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June 4, 2010

New-home sales after the home buyer tax credit

Another postcard from May, the first month sans the first-time home buyer tax credit:

Metrostudy, which does market research for the home building industry, says early figures show a big falloff in new-home contracts signed in May in once-bubbly markets such as Las Vegas.

But not here.

Kenneth Wenhold, director of the Mid-Atlantic region for Metrostudy, said numbers for the Baltimore-Washington area suggest "traffic and contracts per project has changed very little from April to May, implying that we should not have a significant 'hangover' from the tax credit expiration."

"On average, traffic and contracts are trending similarly to what we saw during this time of year in 2009, resulting in a conversion ratio which is also on par with 2009," he wrote in an email.

About a week into May, Crofton-based homebuilder Caruso Homes told me it was seeing a pop in sales after the tax credit. People who'd just sold their homes were looking to close on a new place quickly.

May contract numbers for resales (and any new homes on the multiple-listing service) will be released next Thursday, so we'll see how the wider market fared.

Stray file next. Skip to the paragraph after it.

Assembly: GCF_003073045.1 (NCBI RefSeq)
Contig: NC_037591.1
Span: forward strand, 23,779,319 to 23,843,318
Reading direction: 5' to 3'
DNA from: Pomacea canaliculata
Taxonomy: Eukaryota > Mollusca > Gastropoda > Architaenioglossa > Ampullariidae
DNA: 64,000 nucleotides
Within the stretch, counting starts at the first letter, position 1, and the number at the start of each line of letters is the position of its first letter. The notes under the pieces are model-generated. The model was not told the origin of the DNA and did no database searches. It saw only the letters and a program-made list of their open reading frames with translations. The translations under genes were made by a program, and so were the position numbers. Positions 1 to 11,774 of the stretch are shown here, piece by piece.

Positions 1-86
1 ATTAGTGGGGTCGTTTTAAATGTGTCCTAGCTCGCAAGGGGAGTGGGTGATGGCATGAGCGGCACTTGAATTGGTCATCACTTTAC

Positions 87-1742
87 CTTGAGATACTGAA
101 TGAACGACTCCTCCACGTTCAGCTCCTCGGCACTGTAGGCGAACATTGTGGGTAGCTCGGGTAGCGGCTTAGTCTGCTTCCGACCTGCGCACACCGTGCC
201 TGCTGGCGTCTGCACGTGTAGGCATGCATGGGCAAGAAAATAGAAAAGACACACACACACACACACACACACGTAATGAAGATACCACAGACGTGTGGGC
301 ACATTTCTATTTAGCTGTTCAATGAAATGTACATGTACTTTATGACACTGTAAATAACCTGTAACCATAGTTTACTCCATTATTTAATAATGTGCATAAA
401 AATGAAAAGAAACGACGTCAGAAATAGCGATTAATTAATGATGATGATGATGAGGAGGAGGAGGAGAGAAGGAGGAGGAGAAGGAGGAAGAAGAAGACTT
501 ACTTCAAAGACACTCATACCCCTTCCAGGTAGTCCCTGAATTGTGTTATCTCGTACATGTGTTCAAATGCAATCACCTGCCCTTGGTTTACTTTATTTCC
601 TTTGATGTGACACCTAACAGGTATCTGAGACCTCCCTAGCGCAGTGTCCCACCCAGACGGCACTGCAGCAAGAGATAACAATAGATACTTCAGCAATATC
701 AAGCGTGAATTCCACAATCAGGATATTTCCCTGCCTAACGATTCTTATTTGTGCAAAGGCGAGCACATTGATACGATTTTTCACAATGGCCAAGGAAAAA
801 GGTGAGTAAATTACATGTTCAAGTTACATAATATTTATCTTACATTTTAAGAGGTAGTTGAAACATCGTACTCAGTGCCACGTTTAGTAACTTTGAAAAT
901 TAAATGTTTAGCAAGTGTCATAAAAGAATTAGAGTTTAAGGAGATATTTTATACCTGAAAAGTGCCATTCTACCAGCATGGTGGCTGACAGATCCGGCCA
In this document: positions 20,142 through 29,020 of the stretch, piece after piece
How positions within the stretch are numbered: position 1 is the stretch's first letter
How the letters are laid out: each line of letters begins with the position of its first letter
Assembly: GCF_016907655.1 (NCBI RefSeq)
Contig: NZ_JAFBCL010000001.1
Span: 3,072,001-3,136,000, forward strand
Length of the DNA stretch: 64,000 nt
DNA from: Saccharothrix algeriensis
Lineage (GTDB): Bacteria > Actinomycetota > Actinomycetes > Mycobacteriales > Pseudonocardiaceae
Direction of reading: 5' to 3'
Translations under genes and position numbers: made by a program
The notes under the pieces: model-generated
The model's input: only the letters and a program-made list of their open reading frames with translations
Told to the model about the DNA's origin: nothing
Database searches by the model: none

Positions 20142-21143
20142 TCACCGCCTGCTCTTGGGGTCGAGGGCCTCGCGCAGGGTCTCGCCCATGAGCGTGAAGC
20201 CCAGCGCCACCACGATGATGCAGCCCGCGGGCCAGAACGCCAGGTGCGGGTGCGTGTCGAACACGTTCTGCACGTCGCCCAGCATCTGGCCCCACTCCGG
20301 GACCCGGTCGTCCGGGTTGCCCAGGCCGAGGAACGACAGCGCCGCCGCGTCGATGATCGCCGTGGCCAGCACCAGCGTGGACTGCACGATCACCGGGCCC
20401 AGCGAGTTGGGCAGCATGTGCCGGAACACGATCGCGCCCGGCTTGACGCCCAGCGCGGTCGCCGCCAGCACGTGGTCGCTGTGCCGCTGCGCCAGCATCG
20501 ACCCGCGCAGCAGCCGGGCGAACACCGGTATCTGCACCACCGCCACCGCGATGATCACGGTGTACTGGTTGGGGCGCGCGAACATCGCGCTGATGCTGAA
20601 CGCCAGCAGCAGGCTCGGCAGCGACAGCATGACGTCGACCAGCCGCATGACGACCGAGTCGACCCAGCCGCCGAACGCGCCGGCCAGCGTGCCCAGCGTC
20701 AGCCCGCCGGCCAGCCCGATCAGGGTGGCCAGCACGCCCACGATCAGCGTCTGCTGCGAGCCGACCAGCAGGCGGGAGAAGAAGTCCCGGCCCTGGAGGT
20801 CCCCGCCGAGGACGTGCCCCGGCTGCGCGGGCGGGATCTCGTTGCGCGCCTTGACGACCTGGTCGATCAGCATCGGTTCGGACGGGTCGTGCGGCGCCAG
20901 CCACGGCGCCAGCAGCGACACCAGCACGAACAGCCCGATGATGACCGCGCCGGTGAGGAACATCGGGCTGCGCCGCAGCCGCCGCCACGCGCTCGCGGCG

Some of you shared what you've noticed in your community:

"Since the credit has expired a couple homes for sale in my neighborhood have been taken off the market, and the others have seen pretty substantial price reductions," Wonk reader Mary wrote, adding in a parenthetical: "Not that the sellers still aren't trying to make a beyond-decent profit..."

Jelena, who has long been trying to find a home, reports back with her experience: "In our modest price range the market has been completely stagnant for the last 2 months. No houses are coming up for sale and nothing is being sold. The listing updates are mostly finalized sales from the credit times and price drops on the properties already on the market. I've also seen some properties just taken off the market after the credit expiration."


I agree - home sales did fall, but we need to look on the positive side. People are buying :)

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About Jamie Smith Hopkins
Jamie Smith Hopkins, a Baltimore Sun reporter since 1999, writes about the regional economy. Her reporting on the housing market has won national and local awards. Hopkins is a Columbia native and has lived in Maryland all her life, save for 10 months spent covering schools in Ames, Iowa.
She trained to become a wonk by spending large chunks of time as a geek and an insufferable know-it-all.
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